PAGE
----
Tuesday, March 27, 2012 -
Pakistan has signaled it will support the construction of a natural gas pipeline with Iran as well as the TAPI project as a means to provide its energy-hungry economy with needed fuel.
The view was expressed by President Asif Ali Zardari during meetings with his Afghan, Iranian, and Tajik counterparts in the Tajik capital Dushanbe over the weekend, the Islamabad-based The Express Tribune said on Tuesday.
The $7.6 billion TAPI pipeline is intended on supplying gas from Turkmenistan, with the world’s fourth largest proven reserves, to Afghanistan, Pakistan, and India.
Islamabad would purchase 10 billion cubic meters of gas per year through the route.
The Western-backed TAPI project is viewed as a rival to Iran's plans to transit natural gas from its South Pars gas field to Pakistan and India through the so-called Peace Pipeline.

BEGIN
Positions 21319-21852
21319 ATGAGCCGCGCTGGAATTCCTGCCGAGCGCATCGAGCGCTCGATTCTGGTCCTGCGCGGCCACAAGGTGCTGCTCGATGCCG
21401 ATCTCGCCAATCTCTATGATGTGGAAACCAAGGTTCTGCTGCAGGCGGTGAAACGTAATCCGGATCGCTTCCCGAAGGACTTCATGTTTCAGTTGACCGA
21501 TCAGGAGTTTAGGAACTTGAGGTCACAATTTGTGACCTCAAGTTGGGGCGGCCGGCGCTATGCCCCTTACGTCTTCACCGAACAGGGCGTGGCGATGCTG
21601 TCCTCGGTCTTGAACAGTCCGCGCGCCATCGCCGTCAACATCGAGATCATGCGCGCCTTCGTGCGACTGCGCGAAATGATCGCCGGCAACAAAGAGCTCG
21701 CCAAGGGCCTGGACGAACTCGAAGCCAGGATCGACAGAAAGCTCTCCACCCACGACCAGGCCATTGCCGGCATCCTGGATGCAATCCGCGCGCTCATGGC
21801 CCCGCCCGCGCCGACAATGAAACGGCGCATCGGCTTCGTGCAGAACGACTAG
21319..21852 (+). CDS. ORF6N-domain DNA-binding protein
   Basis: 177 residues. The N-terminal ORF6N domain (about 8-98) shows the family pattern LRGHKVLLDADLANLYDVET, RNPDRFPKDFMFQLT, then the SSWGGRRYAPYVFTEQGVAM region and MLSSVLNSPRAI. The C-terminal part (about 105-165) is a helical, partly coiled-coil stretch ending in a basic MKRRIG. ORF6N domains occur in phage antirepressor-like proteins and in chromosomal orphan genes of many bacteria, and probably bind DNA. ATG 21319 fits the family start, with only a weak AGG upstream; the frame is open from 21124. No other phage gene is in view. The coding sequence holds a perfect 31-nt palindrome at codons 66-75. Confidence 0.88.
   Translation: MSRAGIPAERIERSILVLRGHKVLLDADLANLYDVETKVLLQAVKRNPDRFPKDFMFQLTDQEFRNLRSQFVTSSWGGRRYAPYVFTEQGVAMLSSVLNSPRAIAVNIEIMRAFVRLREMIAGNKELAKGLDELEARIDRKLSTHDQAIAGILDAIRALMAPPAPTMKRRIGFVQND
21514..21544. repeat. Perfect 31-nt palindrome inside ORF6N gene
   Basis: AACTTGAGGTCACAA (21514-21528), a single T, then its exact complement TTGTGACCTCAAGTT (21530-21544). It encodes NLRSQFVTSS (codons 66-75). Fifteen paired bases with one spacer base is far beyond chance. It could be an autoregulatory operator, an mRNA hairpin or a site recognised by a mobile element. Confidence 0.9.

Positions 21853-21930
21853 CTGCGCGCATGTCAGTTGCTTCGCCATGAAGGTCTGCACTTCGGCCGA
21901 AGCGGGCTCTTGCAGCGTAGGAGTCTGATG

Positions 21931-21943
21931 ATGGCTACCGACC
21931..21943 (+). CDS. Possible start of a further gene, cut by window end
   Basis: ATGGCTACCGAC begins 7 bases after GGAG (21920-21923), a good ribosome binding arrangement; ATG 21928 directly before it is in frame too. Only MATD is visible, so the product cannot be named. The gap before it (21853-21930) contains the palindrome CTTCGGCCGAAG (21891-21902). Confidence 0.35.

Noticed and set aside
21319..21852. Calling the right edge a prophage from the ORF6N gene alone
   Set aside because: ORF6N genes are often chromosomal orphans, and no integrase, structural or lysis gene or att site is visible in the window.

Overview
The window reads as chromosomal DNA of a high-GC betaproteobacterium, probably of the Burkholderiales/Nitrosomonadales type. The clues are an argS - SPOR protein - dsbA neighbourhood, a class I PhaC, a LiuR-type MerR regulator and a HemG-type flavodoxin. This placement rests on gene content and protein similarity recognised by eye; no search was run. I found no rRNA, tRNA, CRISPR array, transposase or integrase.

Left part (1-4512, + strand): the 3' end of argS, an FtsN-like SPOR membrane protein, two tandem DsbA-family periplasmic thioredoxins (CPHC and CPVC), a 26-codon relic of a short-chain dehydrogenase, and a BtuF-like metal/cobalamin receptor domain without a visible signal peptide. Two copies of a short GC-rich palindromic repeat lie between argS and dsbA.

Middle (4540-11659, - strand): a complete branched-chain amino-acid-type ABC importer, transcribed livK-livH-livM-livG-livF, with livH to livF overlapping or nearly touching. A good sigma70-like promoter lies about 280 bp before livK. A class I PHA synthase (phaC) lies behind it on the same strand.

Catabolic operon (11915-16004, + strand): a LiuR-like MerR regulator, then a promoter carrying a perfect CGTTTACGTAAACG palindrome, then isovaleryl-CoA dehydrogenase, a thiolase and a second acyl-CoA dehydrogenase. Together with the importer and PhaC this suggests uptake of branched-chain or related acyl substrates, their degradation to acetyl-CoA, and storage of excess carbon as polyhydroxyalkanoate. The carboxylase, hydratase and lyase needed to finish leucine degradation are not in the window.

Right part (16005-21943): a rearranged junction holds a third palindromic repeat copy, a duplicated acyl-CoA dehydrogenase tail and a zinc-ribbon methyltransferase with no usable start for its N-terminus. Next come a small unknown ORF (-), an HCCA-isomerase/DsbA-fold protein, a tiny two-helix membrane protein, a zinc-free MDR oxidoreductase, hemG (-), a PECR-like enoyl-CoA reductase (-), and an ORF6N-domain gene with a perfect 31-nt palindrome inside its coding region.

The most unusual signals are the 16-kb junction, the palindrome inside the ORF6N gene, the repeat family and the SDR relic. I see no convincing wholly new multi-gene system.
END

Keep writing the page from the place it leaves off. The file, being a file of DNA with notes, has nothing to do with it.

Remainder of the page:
The TAPI pipeline is almost certain to be attacked by militant extremists as it runs through conflict regions in Afghanistan and Quetta in Pakistan, The Express Tribune acknowledged.
The Iranian pipeline is opposed by the United States, which has threatened sanctions against Pakistan if it proceeds. Washington is also working to cut off funding to the project, and is committed to sidelining Iran from the global economy so long as it pursues nuclear arms.
The United States has already successfully pressured a Chinese bank to withdraw a promise of financial support, The Express Tribune noted.